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          Institute: MPI für Evolutionsbiologie     Collection: Ecophysiology     Display Documents



  history
ID: 121653.0, MPI für Evolutionsbiologie / Ecophysiology
A new approach to historical reconstruction: Combining descriptive and experimental paleolimnology.
Authors:Kerfoot, W. Charles; Robbins, John A.; Weider, Lawrence J.
Language:English
Date of Publication (YYYY-MM-DD):1999-07
Title of Journal:Limnology and Oceanography
Journal Abbrev.:Limnol. Oceanogr.
Volume:44
Issue / Number:5
Start Page:1232
End Page:1247
Copyright:Jahrbuch 2000, Copyright MPG 2000
Review Status:not specified
Audience:Not Specified
Intended Educational Use:No
Abstract / Description:Here we introduce a combined experimental and descriptive approach (termed resurrection ecology) to reconstructing historical perturbations, pointing out how direct tests with sediments and hatched resting eggs complement the traditional descriptive calculation of microfossil fluxes. In the Keweenaw Waterway, a freshwater estuary off Lake Superior, turn-of-the-century copper mining impacted the resident biota. Remain fluxes document that diatom, rhizopod, and Bosmina production all declined during stamp sand discharges but recovered rapidly after World War II, moving above background levels due to developing eutrophication. In addition to biogenic silica, we discovered that bromine flux holds promise as an indicator of diatom production and confirmed that this element is present in several genera. Fluxes of Daphnia resting eggs also increased dramatically since the 1940s, dominated by a hybrid apparently produced from crosses between offshore and interior Waterway species, after channeling promoted greater mixing of water masses. Toxicity studies with sediments and Daphnia clones directly tested recovery of environments after cessation of mining activities. The studies document that increased concentrations and fluxes of copper in the Waterway during mining discharges were toxic to invertebrates. Once stamp sand discharges ceased,the biota recovered rapidly due to a combination of decreased copper cycling and organic complexation. Although sedimentation has returned to near-background conditions and surficial sediments in much of Portage Lake are no longer toxic, eutrophication and faunal exchange with Lake superior make it unlikely that the original zooplankton community composition will return to the Waterway system.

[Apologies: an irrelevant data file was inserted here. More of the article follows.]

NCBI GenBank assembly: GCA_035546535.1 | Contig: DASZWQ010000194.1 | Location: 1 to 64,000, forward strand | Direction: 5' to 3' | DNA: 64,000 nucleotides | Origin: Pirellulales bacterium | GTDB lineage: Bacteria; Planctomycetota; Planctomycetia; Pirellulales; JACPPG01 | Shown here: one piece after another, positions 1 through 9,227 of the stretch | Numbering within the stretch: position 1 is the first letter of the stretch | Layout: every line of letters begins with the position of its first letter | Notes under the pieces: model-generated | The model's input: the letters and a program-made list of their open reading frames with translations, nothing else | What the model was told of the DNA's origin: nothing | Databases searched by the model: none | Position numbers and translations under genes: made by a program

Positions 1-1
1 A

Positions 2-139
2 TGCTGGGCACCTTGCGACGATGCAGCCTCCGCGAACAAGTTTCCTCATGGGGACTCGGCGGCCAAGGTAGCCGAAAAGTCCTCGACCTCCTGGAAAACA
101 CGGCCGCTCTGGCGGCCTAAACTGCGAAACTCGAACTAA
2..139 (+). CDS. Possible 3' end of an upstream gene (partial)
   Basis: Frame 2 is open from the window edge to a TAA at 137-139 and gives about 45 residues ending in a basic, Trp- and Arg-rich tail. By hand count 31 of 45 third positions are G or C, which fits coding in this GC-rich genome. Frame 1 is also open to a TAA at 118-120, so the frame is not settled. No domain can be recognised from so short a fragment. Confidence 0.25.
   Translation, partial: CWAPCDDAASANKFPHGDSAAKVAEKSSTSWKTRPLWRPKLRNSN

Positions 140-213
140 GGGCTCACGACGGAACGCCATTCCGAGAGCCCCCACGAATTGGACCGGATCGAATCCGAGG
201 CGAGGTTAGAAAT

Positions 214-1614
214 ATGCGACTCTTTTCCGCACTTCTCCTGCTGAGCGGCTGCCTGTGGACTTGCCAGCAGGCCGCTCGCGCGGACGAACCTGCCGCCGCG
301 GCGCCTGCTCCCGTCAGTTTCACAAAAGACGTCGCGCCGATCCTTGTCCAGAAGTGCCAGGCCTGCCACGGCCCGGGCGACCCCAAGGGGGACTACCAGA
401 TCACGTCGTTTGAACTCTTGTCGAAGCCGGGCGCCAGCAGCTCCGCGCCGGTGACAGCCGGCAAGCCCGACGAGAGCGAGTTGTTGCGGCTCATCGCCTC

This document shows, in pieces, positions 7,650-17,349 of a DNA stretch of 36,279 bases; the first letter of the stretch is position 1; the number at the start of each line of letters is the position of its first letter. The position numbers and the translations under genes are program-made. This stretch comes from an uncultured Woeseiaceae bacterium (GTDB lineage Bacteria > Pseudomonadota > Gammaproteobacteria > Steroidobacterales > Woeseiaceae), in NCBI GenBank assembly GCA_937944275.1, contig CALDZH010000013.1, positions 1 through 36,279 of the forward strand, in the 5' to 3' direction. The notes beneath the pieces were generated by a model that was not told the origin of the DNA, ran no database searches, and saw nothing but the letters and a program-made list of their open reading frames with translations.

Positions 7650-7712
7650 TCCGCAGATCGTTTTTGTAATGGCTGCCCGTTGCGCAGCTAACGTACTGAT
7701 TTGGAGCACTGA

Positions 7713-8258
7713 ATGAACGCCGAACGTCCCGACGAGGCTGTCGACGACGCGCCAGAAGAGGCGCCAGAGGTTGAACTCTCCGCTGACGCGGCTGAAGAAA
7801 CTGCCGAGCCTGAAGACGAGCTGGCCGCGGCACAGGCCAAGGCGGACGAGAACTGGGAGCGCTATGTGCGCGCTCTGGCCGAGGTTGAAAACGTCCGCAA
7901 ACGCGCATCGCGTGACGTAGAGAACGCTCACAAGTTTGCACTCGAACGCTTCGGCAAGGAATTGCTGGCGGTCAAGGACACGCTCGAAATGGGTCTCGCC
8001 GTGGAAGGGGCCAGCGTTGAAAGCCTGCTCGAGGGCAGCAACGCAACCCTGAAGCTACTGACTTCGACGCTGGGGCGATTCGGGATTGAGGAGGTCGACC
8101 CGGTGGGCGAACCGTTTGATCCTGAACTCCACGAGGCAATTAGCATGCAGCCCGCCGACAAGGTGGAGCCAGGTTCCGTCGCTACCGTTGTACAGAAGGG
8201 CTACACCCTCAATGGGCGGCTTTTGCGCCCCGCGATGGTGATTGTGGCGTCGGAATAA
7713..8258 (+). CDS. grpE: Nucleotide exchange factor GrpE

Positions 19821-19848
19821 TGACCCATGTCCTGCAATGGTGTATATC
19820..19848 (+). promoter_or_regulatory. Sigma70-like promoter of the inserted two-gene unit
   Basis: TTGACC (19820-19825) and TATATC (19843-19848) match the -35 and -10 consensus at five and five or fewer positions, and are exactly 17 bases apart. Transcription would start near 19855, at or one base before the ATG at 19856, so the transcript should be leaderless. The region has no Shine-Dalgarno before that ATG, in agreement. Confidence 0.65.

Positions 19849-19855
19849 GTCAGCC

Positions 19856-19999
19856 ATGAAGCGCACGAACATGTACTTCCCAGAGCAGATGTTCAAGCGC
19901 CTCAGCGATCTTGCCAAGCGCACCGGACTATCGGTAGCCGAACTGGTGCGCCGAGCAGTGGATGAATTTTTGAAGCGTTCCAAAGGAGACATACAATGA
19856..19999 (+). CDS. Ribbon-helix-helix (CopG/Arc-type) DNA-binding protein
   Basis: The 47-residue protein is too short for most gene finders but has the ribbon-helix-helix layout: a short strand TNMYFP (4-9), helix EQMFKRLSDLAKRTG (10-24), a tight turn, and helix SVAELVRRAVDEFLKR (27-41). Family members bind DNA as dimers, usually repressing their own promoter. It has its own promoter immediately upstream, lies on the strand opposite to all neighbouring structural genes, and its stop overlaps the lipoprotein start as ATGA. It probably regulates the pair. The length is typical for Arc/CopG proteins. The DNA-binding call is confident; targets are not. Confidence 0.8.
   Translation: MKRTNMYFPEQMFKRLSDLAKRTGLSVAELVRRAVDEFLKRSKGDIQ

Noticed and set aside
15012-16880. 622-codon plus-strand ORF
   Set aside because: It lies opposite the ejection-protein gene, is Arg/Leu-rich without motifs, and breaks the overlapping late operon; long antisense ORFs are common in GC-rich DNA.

External Publication Status:published
Document Type:Article
Affiliations:MPI für Evolutionsbiologie/Abt. Ökophysiologie
External Affiliations:Michigan Technol Univ, Lake Super Ecosyst Res Ctr, Houghton, MI 49931 USA; Michigan Technol Univ, Dept Biol Sci, Houghton, MI 49931 USA; NOAA, Great Lakes Environm Res Lab, Ann Arbor, MI 48105 USA
Identifiers:ISSN:0024-3590 [ID-No:1]
LOCALID:1811/S 37457 [Listen-Nummer/S-Nummer]
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